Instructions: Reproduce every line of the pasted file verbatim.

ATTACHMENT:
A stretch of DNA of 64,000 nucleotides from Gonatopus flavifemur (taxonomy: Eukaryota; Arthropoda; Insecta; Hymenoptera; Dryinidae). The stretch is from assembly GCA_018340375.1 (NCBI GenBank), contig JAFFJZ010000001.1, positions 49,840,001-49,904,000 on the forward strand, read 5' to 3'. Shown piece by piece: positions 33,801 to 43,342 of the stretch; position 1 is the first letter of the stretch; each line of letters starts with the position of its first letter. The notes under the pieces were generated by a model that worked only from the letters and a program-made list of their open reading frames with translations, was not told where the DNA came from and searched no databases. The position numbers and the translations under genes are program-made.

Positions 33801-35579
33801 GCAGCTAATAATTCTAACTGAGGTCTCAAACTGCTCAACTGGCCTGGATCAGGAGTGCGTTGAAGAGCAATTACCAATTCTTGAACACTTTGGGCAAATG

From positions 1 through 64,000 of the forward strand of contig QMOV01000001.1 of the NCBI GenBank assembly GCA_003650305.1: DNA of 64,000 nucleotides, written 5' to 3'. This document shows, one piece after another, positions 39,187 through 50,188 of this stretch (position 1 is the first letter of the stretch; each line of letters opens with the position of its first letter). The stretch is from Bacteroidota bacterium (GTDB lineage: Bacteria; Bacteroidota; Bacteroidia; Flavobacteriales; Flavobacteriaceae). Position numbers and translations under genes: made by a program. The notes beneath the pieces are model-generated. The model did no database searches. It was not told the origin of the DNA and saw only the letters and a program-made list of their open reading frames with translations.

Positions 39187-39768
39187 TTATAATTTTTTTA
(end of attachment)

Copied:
A stretch of DNA of 64,000 nucleotides from Gonatopus flavifemur (taxonomy: Eukaryota; Arthropoda; Insecta; Hymenoptera; Dryinidae). The stretch is from assembly GCA_018340375.1 (NCBI GenBank), contig JAFFJZ010000001.1, positions 49,840,001-49,904,000 on the forward strand, read 5' to 3'. Shown piece by piece: positions 33,801 to 43,342 of the stretch; position 1 is the first letter of the stretch; each line of letters starts with the position of its first letter. The notes under the pieces were generated by a model that worked only from the letters and a program-made list of their open reading frames with translations, was not told where the DNA came from and searched no databases. The position numbers and the translations under genes are program-made.

Positions 33801-35579
33801 GCAGCTAATAATTCTAACTGAGGTCTCAAACTGCTCAACTGGCCTGGATCAGGAGTGCGTTGAAGAGCAATTACCAATTCTTGAACACTTTGGGCAAATG

From positions 1 through 64,000 of the forward strand of contig QMOV01000001.1 of the NCBI GenBank assembly GCA_003650305.1: DNA of 64,000 nucleotides, written 5' to 3'. This document shows, one piece after another, positions 39,187 through 50,188 of this stretch (position 1 is the first letter of the stretch; each line of letters opens with the position of its first letter). The stretch is from Bacteroidota bacterium (GTDB lineage: Bacteria; Bacteroidota; Bacteroidia; Flavobacteriales; Flavobacteriaceae). Position numbers and translations under genes: made by a program. The notes beneath the pieces are model-generated. The model did no database searches. It was not told the origin of the DNA and saw only the letters and a program-made list of their open reading frames with translations.

Positions 39187-39768
39187 TTATAATTTTTTTA